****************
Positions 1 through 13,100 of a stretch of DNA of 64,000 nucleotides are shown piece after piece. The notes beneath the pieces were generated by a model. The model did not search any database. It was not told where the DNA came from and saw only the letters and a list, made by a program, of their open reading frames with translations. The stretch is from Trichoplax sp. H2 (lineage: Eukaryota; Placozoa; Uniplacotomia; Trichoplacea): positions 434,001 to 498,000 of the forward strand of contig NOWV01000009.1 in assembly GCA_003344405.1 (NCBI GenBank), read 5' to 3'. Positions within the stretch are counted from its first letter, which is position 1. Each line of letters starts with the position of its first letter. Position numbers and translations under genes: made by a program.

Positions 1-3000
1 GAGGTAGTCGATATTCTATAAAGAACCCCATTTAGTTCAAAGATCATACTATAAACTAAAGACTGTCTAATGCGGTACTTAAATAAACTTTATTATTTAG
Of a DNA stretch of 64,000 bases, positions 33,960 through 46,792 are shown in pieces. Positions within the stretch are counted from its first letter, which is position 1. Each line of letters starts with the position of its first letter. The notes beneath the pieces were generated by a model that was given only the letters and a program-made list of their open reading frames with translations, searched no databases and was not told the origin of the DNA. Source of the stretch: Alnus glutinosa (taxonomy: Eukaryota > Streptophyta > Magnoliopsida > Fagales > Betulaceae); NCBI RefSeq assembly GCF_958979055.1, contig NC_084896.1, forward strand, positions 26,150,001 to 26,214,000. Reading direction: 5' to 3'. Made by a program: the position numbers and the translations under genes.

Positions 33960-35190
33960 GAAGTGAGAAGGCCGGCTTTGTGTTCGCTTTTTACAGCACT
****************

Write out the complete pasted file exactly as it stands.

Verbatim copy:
Positions 1 through 13,100 of a stretch of DNA of 64,000 nucleotides are shown piece after piece. The notes beneath the pieces were generated by a model. The model did not search any database. It was not told where the DNA came from and saw only the letters and a list, made by a program, of their open reading frames with translations. The stretch is from Trichoplax sp. H2 (lineage: Eukaryota; Placozoa; Uniplacotomia; Trichoplacea): positions 434,001 to 498,000 of the forward strand of contig NOWV01000009.1 in assembly GCA_003344405.1 (NCBI GenBank), read 5' to 3'. Positions within the stretch are counted from its first letter, which is position 1. Each line of letters starts with the position of its first letter. Position numbers and translations under genes: made by a program.

Positions 1-3000
1 GAGGTAGTCGATATTCTATAAAGAACCCCATTTAGTTCAAAGATCATACTATAAACTAAAGACTGTCTAATGCGGTACTTAAATAAACTTTATTATTTAG
Of a DNA stretch of 64,000 bases, positions 33,960 through 46,792 are shown in pieces. Positions within the stretch are counted from its first letter, which is position 1. Each line of letters starts with the position of its first letter. The notes beneath the pieces were generated by a model that was given only the letters and a program-made list of their open reading frames with translations, searched no databases and was not told the origin of the DNA. Source of the stretch: Alnus glutinosa (taxonomy: Eukaryota > Streptophyta > Magnoliopsida > Fagales > Betulaceae); NCBI RefSeq assembly GCF_958979055.1, contig NC_084896.1, forward strand, positions 26,150,001 to 26,214,000. Reading direction: 5' to 3'. Made by a program: the position numbers and the translations under genes.

Positions 33960-35190
33960 GAAGTGAGAAGGCCGGCTTTGTGTTCGCTTTTTACAGCACT